DIAGNOSTIC VALUE OF SERUM UREA, CREATININE, SODIUM AND POTASSIUM FOR COMPLICATED APPENDICITIS - A ONE YEAR RETROSPECTIVE STUDY
Keywords:Appendicitis, complicated appendicitis, diagnostic value, renal function tests, electrolytes
AbstractBackground: Acute appendicitis is a common surgical emergency and if complicated, manifesting as abscess, perforation, suppurative or gangrenous appendicitis, carries significant morbidity and mortality. Its early preoperative diagnosis can improve outcome in patients and reduce incidence of negative appendectomies. It, however, mandates identification of new diagnostic parameters for it. This retrospective study evaluates diagnostic accuracy of serum urea, creatinine, sodium and potassium for complicated appendicitis. Methods: 60 patients with suspected appendicitis were grouped into complicated and uncomplicated appendicitis based on histological reports. Preoperative laboratory results for serum urea, creatinine, sodium and potassium levels were obtained from hospital records. Diagnostic strength of these markers was calculated as specificity, sensitivity and area under curve. ROC curve analysis was used for their diagnostic accuracy. Results: The levels of serum urea, creatinine and K were not significantly different in uncomplicated and complicated appendicitis. However, sodium was significantly higher in complicated appendicitis. ROC curve analysis showed AUC values for all the studied variables to be greater than 0.5. However, none of the markers had good capability to differentiate complicated appendicitis from uncomplicated appendicitis. Conclusion: Serum urea, creatinine, sodium and potassium levels have shown a tendency to be predictive of complicated appendicitis but a strong association could not have been established. Hence, further investigation is warranted
Kim T, Cho B, Jung J, Lee M, Jang J, Kim C. Predictive Factors to Distinguish Between Patients with Noncomplicated Appendicitis and Those with Complicated Appendicitis. Ann Coloproctol 2015;31(5):192–7.
Snyder MJ, Guthrie M, Cagle SD. Acute appendicitis: efficient diagnosis and management. Am Fam Physician 2018;98(1):25–33.
Di Saverio S, Podda M, De Simone B, Ceresoli M, Augustin G, Gori A, et al. Diagnosis and treatment of acute appendicitis: 2020 update of the WSES Jerusalem guidelines. World J Emerg Surg 2020;15(1):27.
Khan M, Siddiqui M, Shahzad N, Haider A, Chaudhry M, Alvi R. Factors Associated with Complicated Appendicitis: View from a Low-middle Income Country. Cureus 2019;11(5):e4765.
Eddama M, Fragkos K, Renshaw S, Aldridge M, Bough G, Bonthala L et al. Logistic regression model to predict acute uncomplicated and complicated appendicitis. Ann R Coll Surg Engl 2019;101(2):107–18.
Lee H, Woo J, Byun J. Right hydronephrosis as a sign of complicated appendicitis. Eur J Radiol 2020;131:109241.
Emektar E, Dağar S, Karaatlı RH, Uzunosmanoğlu H, Buluş H. Determination of factors associated with perforation in patients with geriatric acute appendicitis. Turkish J Trauma Emerg Surg 2020;28(1):33–8.
Lietzén E, Mällinen J, Grönroos J, Rautio T, Paajanen H, Nordström P, et al. Is preoperative distinction between complicated and uncomplicated acute appendicitis feasible without imaging? Surgery 2016;160(3):789–95.
Giannis D, Matenoglou E, Moris D. Hyponatremia as a marker of complicated appendicitis: A systematic review. Surgeon 2020;18(5):295–304.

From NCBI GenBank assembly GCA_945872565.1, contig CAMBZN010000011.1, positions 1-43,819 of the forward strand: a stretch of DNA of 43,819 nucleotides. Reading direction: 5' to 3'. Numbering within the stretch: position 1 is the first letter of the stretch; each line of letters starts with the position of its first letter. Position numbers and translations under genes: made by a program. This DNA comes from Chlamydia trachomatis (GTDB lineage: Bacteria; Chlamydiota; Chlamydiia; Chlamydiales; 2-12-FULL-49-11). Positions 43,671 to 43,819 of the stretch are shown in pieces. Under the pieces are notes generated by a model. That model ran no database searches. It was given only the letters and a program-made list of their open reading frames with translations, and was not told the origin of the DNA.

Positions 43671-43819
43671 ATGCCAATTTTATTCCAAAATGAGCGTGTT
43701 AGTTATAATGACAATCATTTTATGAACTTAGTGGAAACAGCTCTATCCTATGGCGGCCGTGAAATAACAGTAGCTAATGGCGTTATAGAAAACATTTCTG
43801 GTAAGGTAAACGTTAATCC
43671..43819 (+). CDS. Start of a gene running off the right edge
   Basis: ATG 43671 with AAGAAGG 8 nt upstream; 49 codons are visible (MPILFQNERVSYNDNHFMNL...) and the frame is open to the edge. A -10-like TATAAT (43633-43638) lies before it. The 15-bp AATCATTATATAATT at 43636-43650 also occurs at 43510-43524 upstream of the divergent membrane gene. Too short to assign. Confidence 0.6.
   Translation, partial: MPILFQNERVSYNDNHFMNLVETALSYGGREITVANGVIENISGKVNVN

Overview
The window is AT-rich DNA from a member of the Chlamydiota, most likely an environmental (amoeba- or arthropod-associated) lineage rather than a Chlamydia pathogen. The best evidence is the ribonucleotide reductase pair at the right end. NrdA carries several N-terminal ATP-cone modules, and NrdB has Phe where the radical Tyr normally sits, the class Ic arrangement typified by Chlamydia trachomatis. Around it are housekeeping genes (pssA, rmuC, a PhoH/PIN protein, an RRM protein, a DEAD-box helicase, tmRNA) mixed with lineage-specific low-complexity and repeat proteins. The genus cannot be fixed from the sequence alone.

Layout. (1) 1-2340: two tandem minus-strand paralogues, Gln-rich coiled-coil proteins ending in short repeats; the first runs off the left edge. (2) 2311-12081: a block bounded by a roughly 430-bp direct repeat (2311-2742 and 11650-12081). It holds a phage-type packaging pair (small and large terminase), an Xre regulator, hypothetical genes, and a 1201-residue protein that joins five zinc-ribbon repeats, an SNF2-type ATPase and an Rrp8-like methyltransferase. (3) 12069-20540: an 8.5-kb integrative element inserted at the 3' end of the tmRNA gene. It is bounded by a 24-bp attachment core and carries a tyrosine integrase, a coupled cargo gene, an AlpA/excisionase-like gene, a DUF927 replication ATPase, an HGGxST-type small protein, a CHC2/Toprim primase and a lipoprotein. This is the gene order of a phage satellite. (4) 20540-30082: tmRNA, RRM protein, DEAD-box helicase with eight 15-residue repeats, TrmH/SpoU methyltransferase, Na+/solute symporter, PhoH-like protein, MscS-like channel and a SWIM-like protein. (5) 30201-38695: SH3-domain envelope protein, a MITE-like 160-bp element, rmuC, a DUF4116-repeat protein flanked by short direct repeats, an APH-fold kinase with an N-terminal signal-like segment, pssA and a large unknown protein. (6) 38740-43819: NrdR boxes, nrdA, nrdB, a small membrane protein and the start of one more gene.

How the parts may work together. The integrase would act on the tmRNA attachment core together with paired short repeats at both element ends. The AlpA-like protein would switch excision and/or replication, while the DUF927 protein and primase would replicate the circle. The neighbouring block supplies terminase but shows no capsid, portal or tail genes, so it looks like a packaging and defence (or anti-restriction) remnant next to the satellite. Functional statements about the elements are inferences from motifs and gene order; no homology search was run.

Kim D, Nassiri N, de Virgilio C, Ferebee M, Kaji A, Hamilton C, et al. Association Between Hyponatremia and Complicated Appendicitis. JAMA Surg 2015;150(9):911–2.
Pal KM, Khan A. Appendicitis: a continuing challenge. J Pak Med Assoc 1998;48(7):189–92.
Avanesov M, Wiese N, Karul M, Guerreiro H, Keller S, Busch P, et al. Diagnostic prediction of complicated appendicitis by combined clinical and radiological appendicitis severity index (APSI). Eur Radiol 2018;28(9):3601–10.
Hajibandeh S, Hajibandeh S, Hobbs N, Mansour M. Neutrophil-to-lymphocyte ratio predicts acute appendicitis and distinguishes between complicated and uncomplicated appendicitis: A systematic review and meta-analysis. Am J Surg 2020;219(1):154–63.
Journal of Ayub Medical College, Abbottabad is an OPEN ACCESS JOURNAL which means that all content is FREELY available without charge to all users whether registered with the journal or not. The work published by J Ayub Med Coll Abbottabad is licensed and distributed under the creative commons License CC BY ND Attribution-NoDerivs. Material printed in this journal is OPEN to access, and are FREE for use in academic and research work with proper citation. J Ayub Med Coll Abbottabad accepts only original material for publication with the understanding that except for abstracts, no part of the data has been published or will be submitted for publication elsewhere before appearing in J Ayub Med Coll Abbottabad. The Editorial Board of J Ayub Med Coll Abbottabad makes every effort to ensure the accuracy and authenticity of material printed in J Ayub Med Coll Abbottabad. However, conclusions and statements expressed are views of the authors and do not reflect the opinion/policy of J Ayub Med Coll Abbottabad or the Editorial Board.
USERS are allowed to read, download, copy, distribute, print, search, or link to the full texts of the articles, or use them for any other lawful purpose, without asking prior permission from the publisher or the author. This is in accordance with the BOAI definition of open access.
AUTHORS retain the rights of free downloading/unlimited e-print of full text and sharing/disseminating the article without any restriction, by any means including twitter, scholarly collaboration networks such as ResearchGate, Academia.eu, and social media sites such as Twitter, LinkedIn, Google Scholar and any other professional or academic networking site.